In October, train operators announced a voluntary severance programme to try to reduce staff costs. However, further budget constraints could mean mandatory job cuts, with many of the fixed costs in rail, such as rolling stock and track access charges, impossible to reduce quickly.

Operators fear the reputational damage, and financial hit, of managing decline and likely industrial action. Under the new contracts, at least 20% of the potential profit will be linked to performance measures including customer satisfaction. One insider said: “If you’re setting the budget at a point where customers and staff are going to be unhappy, it looks pretty hard to get those fees.”

Forced redundancies would spell certain strike action, with even the scale of voluntary departures – many thousands applying at Network Rail alone – yet to be agreed after months of talks with the unions.

The unions have in the interim geared up for battle over proposed cuts to services that operators had already prepared before the latest DfT costcutting demands. South Western Railway, which has been badly affected by a drop in daily commuters to London from the stockbroker belt, has consulted on long-term timetable cuts to be introduced next December. A SWR spokesperson said it would still have 93% of pre-Covid capacity, adding that it was “appropriate and responsible that we right-size our services to match demand in the new normal”.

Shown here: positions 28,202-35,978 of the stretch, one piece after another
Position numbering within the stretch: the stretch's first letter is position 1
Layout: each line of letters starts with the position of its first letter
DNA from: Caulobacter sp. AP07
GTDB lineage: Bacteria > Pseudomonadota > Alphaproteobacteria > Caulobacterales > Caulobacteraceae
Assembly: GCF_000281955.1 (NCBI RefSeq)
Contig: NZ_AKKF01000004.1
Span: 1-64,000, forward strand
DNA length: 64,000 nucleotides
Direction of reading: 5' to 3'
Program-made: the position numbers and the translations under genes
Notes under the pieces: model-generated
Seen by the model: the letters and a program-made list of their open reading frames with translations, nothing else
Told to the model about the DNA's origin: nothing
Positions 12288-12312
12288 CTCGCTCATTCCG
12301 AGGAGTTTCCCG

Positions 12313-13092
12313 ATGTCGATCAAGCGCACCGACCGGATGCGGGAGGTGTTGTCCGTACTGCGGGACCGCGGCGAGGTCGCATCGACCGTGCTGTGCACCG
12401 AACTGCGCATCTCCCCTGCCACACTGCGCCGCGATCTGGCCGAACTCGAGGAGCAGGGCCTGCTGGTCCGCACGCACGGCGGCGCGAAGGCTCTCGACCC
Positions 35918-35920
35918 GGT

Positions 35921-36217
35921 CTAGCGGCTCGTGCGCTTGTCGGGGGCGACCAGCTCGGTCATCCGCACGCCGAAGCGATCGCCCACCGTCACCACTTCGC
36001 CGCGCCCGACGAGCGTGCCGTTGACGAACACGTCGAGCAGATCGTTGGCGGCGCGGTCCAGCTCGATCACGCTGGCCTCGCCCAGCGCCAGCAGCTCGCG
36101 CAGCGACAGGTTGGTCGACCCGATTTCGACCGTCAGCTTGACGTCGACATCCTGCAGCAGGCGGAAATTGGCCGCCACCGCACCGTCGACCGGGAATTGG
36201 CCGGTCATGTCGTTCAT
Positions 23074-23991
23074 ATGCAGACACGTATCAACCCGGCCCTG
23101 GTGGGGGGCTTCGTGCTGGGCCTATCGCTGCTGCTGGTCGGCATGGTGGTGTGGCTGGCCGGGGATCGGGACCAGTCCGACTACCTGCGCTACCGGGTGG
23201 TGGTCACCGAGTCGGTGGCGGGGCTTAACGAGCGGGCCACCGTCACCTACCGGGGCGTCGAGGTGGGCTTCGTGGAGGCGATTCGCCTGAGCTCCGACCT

Meanwhile, LNER, which is run by the government’s own operator of last resort since the collapse of Virgin, has been consulting on cutting ticket offices; protests against the cuts are due on Monday in stations in the north-east.

Demands for savings have been compounding industry gloom after the HS2’s northeastern leg and the new Leeds-Manchester line were scrapped last month in the government’s integrated rail plan.

Enthusiasm in some parts of government for building new rail infrastructure and improving services – a key tool for both “levelling up” the regions and decarbonising transport – has come up against Treasury unwillingness to spend more now.

Christian Wolmar, the author of the forthcoming History of British Railways, argued that the £96bn plan was actually “a vote of confidence in the long-term future of the railways, however mis-sold”.

But, he said: “In the short-term, they are being completely squeezed. It’s incoherent. And it’s going to have a real impacts.”